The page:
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My neighbour Sean – photographer of the Bay

Photo Sean O'Shea

Photo Sean O’Shea

Phillip Frazer

Sean O’Shea is a cheerful bloke, can be serious too. He takes photographs, mostly of the sea, the surf, and the humans and animals who interact there. Through social media, these photos are viewed and loved by countless people around the world. But to be honest, Sean doesn’t look like he belongs to the surfer community, nor the glamour photographer set. That’s because Sean’s neither. He’s an artist.

Up until five years ago Sean painted intriguing canvases of semi-abstract images – people, animals, buildings, landscapes – and was making a good living from his art, living in the Byron industrial estate with his partner Tracey.

Then, in 2012, Sean got a good (but not fancy) camera to take shots of his paintings before they were sent overseas. One morning he went to Tallow Beach and saw dolphins threading their way through the waves beyond the break, so he strode into the surf to get a closer look, camera in hand. A bloke in a wetsuit was sitting on his board looking toward the dolphins, and Sean was just a few metres behind when, suddenly, a dolphin launched itself out of a wave. Right there.

He’s looking directly into the eyes of a dolphin who’s looking directly into his eyes. This very large animal is airborne flying toward him as he stands in water up to his chest, both arms aloft, one holding the camera, and Sean snaps a picture of the flying dolphin and the surfer. A picture that changed his life.

That’s when Sean had an epiphany. He understood at this moment that the vast natural world, of creatures and plants of the land, sea and sky, constitutes a profoundly other world than the one we live in when we go to the supermarket to buy milk or sit in a car texting arrangements for lunch. As the dolphin slid again into the sea, he knew this would be the world he would inhabit, in the Bay, taking photos, making videos, because he wants to share this wonder with the rest of us.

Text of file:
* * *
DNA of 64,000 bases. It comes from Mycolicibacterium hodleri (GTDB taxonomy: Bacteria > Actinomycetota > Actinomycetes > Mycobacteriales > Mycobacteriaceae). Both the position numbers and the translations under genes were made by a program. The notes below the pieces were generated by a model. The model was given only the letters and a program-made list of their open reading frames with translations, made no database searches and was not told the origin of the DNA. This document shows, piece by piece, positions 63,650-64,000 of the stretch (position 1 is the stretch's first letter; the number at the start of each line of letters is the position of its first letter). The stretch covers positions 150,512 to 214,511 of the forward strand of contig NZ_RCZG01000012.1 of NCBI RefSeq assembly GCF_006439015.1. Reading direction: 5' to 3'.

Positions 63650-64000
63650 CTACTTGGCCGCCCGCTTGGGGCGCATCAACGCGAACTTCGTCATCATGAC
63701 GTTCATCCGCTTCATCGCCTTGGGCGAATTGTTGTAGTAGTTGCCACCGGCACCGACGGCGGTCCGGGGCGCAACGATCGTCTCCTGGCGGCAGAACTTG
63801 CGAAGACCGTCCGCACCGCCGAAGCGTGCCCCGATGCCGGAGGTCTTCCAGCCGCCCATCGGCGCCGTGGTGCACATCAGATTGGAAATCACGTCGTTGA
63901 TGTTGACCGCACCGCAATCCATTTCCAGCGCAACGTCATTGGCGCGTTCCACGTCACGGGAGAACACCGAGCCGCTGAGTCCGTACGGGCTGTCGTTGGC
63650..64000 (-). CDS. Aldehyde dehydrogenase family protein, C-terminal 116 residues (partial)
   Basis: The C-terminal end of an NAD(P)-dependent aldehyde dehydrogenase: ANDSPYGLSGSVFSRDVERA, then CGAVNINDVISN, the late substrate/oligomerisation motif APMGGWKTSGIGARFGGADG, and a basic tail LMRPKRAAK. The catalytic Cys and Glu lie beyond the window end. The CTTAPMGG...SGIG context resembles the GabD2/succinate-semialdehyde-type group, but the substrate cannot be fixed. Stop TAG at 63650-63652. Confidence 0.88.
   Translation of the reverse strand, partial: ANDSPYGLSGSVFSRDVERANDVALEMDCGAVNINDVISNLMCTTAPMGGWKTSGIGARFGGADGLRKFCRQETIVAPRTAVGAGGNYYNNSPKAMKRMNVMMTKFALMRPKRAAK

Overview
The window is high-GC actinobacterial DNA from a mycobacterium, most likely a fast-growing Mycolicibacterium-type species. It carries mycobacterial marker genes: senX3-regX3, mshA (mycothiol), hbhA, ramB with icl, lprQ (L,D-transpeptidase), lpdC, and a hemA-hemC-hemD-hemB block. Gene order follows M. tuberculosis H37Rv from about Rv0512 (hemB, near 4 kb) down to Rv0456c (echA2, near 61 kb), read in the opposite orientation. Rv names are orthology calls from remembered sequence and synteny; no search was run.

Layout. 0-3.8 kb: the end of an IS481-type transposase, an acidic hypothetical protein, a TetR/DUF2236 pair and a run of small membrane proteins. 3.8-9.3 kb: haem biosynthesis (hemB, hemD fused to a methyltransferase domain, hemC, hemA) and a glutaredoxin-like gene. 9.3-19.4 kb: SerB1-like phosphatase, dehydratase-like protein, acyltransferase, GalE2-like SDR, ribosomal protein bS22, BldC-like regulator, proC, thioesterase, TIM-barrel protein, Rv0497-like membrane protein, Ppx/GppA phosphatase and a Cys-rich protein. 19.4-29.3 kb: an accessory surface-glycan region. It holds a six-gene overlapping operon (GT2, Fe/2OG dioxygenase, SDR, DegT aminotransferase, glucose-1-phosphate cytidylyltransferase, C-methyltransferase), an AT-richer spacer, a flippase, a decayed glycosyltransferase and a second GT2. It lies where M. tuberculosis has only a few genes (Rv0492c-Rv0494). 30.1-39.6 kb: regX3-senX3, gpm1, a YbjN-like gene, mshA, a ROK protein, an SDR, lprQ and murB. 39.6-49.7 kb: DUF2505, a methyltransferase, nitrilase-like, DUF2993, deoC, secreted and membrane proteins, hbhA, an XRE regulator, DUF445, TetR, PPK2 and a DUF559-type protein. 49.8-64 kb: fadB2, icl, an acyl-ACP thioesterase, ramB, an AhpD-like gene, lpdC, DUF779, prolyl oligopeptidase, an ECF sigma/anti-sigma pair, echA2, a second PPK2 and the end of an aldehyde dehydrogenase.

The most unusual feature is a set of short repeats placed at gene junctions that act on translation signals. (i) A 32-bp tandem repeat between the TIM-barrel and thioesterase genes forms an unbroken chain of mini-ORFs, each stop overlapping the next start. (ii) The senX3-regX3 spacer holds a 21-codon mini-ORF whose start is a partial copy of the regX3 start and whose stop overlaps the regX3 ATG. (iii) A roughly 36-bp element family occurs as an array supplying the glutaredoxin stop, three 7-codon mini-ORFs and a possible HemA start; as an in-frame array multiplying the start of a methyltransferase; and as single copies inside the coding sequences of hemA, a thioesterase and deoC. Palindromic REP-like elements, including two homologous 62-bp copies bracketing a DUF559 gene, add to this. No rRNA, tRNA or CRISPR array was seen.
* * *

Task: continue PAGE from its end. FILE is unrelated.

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The photo – Sean’s first – was going viral online, so he sent it to a few newspapers, and although The Echo didn’t print it, the Daily Telegraph did, on page 3. They even gave it a terrific caption – it began ‘It’s the quintessential image of freedom and joy’, which is not a line you often see in the Murdoch tabloids – and that, folks, is how Sean O’Shea began his career as the photographer of the Bay.

Now I know this bloke pretty well because he and Tracey are our neighbours here on Coorabell Ridge. Recently we ganged up and convinced Sean that, despite the millions of people around the world who’ve been wowed by his photographs on Facebook or Instagram, we need a big beautiful book to show his work off at its best, in a more permanent form. He and Tracey have started designing and planning, and next Sunday May 21, their seanoshea.com.au site will launch a crowdfunding drive to get the book on the road.

Check out his amazing photos at SeanOSheaArt. He still uses a modest camera, sometimes in a plastic bag when he’s swimming out in the Bay, and a tripod held together with gaffer tape. Every day he drives off in his 2003 Camry, to stream sunrise and sunset live from the beach.

Sometimes artists need help monetising their talent, just a bit, right?


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